This guide introduces the administration and programming features of in the Silicon Graphics, Inc.® Array 3.0 software product. Array 3.0 software supports Silicon Graphics, Inc. Array systems. Array systems are affordable, scalable systems that are used both by commercial users who require ultra-reliable database and file servers, and by scientific users who require high performance.
An Array system, as supported by Array 3.0, is a cluster of Silicon Graphics, Inc. systems connected by a network (for details, see “Array Nodes”). Array 3.0 software can also run on individual multiprocessors.
Specific hardware packages that have been sold as Array systems include POWER CHALLENGEarray™, CHALLENGE® DataArray, and other names. In this book, all systems on which Array 3.0 can run are collectively called Array systems.
Array systems are marketed to different audiences and used for different kinds of work, but the architectural concepts are the same, and so are the software tools used by system administrators and by software developers.
This guide is written for three groups of people: users who want to run software on an Array; administrators who need to configure an Array; and software developers who want to write programs for an Array.
An Array system is composed of many layers of hardware and software features, and each feature is documented separately. The main purpose of this guide is to help you orient yourself amid the profusion of printed and online documentation that is available.
If you are a system administrator, this guide introduces you to the information and software tools you use to configure an Array system, tune it, and keep it running.
If you are a software developer, this guide introduces you to the development tools and libraries you use to write programs that do high-performance parallel computation on an Array system.
This guide contains the following chapters and appendices:
Chapter 1, “Array System Components,” introduces the hardware and software architecture of the Array systems.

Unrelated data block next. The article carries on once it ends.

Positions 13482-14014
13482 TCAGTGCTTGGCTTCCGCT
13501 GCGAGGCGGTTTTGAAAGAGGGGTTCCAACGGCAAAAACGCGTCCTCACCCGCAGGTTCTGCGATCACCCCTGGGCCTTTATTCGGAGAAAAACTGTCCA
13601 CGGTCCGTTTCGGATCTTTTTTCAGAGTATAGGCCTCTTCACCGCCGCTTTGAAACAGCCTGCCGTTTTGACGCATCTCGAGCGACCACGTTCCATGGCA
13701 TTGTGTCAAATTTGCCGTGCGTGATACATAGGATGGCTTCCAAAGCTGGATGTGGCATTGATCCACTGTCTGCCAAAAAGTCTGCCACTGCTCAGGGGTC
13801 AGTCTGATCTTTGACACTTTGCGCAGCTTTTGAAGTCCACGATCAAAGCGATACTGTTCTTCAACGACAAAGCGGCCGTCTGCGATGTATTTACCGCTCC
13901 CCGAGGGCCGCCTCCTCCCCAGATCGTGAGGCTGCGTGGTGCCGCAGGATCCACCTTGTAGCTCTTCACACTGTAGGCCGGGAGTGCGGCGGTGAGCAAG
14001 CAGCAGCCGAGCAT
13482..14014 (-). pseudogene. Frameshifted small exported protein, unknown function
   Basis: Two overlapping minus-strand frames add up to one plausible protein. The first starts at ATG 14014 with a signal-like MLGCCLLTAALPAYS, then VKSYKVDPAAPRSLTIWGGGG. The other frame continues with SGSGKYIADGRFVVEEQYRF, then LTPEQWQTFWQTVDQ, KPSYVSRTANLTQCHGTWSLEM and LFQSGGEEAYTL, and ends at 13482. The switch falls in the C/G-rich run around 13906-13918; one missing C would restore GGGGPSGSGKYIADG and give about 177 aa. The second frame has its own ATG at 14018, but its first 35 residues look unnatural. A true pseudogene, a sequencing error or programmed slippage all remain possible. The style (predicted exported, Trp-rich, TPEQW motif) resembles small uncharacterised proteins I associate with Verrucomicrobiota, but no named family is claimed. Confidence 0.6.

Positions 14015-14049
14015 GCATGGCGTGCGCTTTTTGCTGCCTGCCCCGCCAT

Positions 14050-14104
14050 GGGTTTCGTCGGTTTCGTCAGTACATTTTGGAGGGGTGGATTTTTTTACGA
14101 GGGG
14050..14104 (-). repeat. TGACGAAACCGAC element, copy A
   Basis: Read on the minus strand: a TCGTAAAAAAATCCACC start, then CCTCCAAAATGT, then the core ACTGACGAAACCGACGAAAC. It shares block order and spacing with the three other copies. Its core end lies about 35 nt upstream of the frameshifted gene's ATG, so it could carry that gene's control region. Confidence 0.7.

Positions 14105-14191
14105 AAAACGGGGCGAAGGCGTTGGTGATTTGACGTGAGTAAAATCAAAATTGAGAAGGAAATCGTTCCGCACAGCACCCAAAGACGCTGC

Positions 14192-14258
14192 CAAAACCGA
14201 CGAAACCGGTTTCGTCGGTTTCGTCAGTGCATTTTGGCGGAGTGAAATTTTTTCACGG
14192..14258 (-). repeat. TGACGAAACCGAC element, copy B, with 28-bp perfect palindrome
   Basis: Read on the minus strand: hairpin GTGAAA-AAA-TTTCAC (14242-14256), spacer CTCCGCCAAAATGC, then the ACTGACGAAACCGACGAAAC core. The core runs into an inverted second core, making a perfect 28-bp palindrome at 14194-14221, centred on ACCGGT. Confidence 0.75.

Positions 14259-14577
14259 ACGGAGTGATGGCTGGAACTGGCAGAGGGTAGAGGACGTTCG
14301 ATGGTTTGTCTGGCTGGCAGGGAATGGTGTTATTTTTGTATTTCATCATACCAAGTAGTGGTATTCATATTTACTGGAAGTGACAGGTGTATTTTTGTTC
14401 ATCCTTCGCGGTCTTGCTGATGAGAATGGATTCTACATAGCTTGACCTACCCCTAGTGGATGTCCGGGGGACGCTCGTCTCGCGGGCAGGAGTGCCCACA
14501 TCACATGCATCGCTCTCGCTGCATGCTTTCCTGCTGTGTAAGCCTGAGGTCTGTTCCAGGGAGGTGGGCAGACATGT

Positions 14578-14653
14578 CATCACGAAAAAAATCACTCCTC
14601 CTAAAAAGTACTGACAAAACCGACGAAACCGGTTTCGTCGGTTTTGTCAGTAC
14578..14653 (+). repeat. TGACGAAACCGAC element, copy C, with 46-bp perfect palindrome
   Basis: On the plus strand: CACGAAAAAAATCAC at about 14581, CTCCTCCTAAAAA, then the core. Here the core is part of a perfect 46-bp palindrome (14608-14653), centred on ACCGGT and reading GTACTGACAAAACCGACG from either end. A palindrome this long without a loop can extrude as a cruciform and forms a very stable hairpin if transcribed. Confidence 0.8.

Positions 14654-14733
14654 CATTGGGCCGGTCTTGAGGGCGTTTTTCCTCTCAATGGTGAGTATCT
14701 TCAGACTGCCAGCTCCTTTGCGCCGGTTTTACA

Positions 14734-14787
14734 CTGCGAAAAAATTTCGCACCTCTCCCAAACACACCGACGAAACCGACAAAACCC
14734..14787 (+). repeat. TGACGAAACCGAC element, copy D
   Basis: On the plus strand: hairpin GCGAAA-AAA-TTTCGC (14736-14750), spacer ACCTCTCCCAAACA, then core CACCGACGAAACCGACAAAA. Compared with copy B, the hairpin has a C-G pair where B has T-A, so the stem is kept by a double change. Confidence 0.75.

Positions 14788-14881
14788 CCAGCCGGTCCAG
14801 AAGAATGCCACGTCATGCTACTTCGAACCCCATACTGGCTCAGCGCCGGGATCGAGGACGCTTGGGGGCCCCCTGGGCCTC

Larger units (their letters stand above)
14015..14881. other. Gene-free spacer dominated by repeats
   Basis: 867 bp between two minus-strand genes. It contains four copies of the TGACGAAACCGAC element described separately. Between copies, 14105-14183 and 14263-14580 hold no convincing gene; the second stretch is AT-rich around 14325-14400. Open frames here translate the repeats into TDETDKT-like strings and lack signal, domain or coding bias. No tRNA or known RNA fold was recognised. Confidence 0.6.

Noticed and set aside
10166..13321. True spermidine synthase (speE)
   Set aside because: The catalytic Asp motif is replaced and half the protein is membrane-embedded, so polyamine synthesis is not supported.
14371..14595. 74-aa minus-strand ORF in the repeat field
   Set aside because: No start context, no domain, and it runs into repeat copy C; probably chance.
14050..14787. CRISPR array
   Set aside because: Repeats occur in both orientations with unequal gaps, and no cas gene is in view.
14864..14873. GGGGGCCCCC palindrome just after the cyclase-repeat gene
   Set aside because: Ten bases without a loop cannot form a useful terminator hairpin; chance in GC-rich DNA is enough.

Chapter 2, “Using an Array,” shows how users log in to an array, learn the array inventory and status, and manage interactive processes.
Chapter 3, “Administering an Array,” covers the essential administrator tools for configuring Array Services and managing the Array system.
Chapter 4, “Performance-Driven Programming in Array 3.0,” introduces the facilities for parallel programming including the MPI and PVM libraries.
Appendix A, “The RendAsunder Demo Program,” describes and important demonstration program included with Array systems.
Appendix B, “Array Documentation Quick Reference,” is a quick reference to all other Array information sources, including books, reference pages, and WWW sites. Use it as your online hypertext directory to information.
This manual uses the conventions and symbols shown in Table i.
Type of Information
How It Appears in the Text
Filenames and pathnames
This structure is declared in /usr/include/sys/time.h.
IRIX command names and options used in normal text
Update these variables with systune; then build a new kernel with autoconfig -vf.
Names of program variables, structures, and data types
Global variable mainSema points to an IRIX semaphore, which has type usema_t.
Names of IRIX kernel functions, library functions, and functions in example code
Use mmap() to map an object into the address space, and munmap() to remove it.
User input within a multiline example
tokyo% ainfo ash
Names of IRIX reference (“man”) pages. You can click on any of these to display the page. To dismiss the page, use alt-F12.
See the plock(2) reference page.
URLs on the World-Wide Web. You can click on any of these to launch Netscape.
Visit http://www.sgi.com .
Names of reference pages in red can be clicked to open a shell window displaying the output of the man command for that page (see the man(1) reference page for practice).
|Note: If the reference page has not been installed on your system, the window will only display an error message.|
|Tip: You can quickly dismiss a shell window with the alt-F12 keystroke in that window.|
URLs that appear in red can also be clicked. The URL is sent to Netscape, which displays the cited page.
|Note: Netscape can take many seconds to start up if it is not active, and several seconds to appear if it is iconized when you click the reference. Be patient when clicking URLs.|